Software & UI8.2
There’s a lot going on in terms of software with the Samsung Galaxy S8+, such as a custom look, Samsung’s home-grown AI Bixby and the on-screen navigation buttons, so let’s dive right into it.
Bixby & Google Assistant
There was a lot of buzz around Samsung’s own AI, with what it could do would distinguish it from Google Assistant. Unfortunately, Samsung wasn’t able to get the voice features working for English language, so we are limited to using the Assistant in its card form. Pressing the dedicated Bixby button brings up Bixby, which is a collection of various information such as most frequently contacted contacts, health data, important bits of news, appointments etc. It is essentially a much better looking Google Now, with colourful cards and neat organization. News feeds are populated through Flipboard and health data is populated by the user of the various sensors, including the heart rate sensor on the phone itself. During the India launch of the phone, we were told that Bixby will be deeply integrated with the phone, its hardware and software.
One area where we get to see this integration in action is with a notification I received a few nights ago thrown up by Bixby saying “I noticed that you normally go to bed at 3:30 a.m. Would you like me to set a reminder for this time everyday?” I’m paraphrasing that, because it was obviously very late at night and I didn’t take a screenshot. Unfortunately, its been a few days since that first notification and it has been the last since. For now, Bixby remains a largely unused feature on the phone, at least till it gets voice support. Interestingly, Google Assistant is also baked into the OS and works exactly like any other Android device. You can invoke it by either saying “Okay Google” or just long pressing the home button on the phone. For some reason, the Samsung Galaxy S8+ is just not good enough to recognize the voice command with the phone lying just two feet away. Normally during my drives from home to work, I would invoke the Google Assistant to make calls. Saying Okay Google activated the Assistant on a Google Pixel that was in my bag, and also on the LG G6 that was lying right next to the Galaxy S8+, but the Samsung phone remained unresponsive. Only when I would lift the phone and bring it closer to my mouth would the Assistant come up, defeating the purpose of a voice guided tool.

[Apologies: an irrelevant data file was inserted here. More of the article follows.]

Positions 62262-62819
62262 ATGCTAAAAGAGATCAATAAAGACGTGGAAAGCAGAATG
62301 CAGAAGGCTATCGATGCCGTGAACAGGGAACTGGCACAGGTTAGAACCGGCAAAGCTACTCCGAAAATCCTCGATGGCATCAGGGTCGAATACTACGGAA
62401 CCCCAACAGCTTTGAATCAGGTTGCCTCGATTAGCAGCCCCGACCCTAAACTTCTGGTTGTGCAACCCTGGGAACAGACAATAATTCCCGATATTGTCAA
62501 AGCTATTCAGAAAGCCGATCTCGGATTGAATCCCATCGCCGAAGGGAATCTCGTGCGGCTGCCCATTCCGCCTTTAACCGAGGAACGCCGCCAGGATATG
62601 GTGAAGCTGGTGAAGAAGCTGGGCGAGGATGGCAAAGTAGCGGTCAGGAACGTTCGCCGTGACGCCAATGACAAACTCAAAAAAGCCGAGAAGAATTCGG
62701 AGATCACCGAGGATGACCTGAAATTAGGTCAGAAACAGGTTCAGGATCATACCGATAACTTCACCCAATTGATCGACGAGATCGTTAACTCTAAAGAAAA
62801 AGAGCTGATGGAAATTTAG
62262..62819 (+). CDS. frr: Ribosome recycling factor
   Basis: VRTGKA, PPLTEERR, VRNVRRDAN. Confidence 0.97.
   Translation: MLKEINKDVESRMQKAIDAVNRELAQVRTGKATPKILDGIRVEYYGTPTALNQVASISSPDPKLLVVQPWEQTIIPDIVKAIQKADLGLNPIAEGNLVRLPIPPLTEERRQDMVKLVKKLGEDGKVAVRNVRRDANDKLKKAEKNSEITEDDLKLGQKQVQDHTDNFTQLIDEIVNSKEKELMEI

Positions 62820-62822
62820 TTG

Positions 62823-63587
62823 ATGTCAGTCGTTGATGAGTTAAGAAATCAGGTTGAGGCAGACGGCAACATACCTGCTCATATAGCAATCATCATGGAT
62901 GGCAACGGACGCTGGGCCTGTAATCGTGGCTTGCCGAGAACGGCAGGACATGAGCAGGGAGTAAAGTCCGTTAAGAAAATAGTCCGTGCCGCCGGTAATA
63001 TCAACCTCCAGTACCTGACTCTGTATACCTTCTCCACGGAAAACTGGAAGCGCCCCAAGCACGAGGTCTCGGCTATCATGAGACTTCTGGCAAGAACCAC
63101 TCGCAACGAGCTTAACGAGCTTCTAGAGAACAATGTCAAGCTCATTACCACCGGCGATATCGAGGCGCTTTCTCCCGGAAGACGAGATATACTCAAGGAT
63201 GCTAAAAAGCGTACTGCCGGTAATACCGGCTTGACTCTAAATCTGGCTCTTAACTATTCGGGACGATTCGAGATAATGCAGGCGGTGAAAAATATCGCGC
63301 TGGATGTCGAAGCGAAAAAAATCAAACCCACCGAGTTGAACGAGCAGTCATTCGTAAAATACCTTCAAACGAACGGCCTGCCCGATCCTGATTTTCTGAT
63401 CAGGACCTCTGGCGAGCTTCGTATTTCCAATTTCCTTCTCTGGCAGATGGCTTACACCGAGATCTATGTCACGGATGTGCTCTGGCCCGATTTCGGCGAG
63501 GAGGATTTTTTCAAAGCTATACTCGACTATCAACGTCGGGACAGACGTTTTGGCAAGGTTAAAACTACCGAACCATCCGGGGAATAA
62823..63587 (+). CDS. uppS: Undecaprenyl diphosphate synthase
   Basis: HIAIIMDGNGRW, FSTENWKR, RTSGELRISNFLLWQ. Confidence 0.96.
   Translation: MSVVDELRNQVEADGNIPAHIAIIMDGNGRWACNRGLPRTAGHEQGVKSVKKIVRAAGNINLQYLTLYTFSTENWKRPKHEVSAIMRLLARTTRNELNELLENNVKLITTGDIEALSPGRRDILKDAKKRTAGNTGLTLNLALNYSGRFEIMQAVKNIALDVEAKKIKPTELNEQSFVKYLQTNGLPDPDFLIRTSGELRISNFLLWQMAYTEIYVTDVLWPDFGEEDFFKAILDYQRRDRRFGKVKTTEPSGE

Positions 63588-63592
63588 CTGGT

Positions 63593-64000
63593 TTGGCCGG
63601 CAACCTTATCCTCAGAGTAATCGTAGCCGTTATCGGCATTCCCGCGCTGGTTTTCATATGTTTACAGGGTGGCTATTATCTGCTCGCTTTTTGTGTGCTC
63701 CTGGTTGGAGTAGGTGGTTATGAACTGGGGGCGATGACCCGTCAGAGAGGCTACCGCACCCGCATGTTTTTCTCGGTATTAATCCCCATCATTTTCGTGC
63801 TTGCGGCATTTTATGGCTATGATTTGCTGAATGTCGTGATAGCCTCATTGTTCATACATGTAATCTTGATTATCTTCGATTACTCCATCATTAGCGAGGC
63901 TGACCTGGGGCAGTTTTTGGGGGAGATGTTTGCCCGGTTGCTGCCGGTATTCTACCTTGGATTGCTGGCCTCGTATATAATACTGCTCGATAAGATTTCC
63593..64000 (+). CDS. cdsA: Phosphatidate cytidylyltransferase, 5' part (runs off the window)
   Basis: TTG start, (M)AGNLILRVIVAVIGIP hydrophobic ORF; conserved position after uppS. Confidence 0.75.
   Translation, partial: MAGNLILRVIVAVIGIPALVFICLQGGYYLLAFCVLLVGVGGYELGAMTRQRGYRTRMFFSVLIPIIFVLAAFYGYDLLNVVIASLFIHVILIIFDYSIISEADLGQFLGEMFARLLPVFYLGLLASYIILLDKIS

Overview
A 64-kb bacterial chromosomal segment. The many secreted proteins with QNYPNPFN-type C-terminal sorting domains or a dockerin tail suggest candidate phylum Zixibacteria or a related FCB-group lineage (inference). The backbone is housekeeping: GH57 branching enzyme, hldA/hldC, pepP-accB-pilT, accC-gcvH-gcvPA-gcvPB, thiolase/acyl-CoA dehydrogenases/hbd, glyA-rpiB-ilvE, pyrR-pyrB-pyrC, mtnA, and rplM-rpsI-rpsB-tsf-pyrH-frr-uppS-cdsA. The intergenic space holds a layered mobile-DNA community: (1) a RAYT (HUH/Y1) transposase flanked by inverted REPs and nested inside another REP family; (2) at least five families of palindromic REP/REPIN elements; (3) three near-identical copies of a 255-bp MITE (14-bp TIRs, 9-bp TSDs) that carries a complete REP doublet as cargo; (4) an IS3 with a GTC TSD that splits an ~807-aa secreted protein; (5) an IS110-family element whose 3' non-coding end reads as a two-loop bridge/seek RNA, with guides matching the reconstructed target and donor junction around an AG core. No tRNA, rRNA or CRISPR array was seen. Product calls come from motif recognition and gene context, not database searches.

Moving onto the actual operating system, you get Android Nougat (version 7.0) right out of the box, with a custom TouchWiz UI designed to leverage the 18.5:9 aspect ratio display. The Nougat based ROM for the Samsung Galaxy S8+ is visually far more appealing that its predecessor. The system menu has been neatly organized into sections based on the nature of the setting, which looks very neat. The use of subtle soft colours is also very pleasing to the eye. If you’re a no non-sense person with little patience for exploring the settings menu, then the search bar on top will come in handy. If the appearance doesn’t gel well with you, there’s a multitude of themes you can download from the built-in theme store. Samsung super-charges multi-tasking with the Galaxy S8+ thanks to the multi-window and with a way to overlay an app on top of another. The large 6.2-inch display lends great usability to both these features.
In terms of stability, the new TouchWiz UI offers butter smooth operation. I could easily switch between various apps and games without any stutters or lag. In using this phone for almost a week, there has not been a single instance of an app crashing, regardless of how many apps were running in the background. It is nice to see speedy, reliable software on the Samsung phone and the Samsung Galaxy S8+ and for that, it scores high points. Given that Samsung had to implement a home button under the display, Samsung has taken the liberty to add a pressure sensitive zone under the display that acts as a home button. Take a cue from Apple’s Force Touch, the ROM on the Samsung Galaxy S8+ throws up a very useful contextual menu when you long press on any app’s icon. The options enable you to do more with the app (or apps). The biggest convenience is in the form of being able to select multiple apps that are installed on the phone and move them around, or put them into a folder without having to drag them one at a time. Very helpful if you’re restoring from a backup and end up with a large number of apps installed on your phone.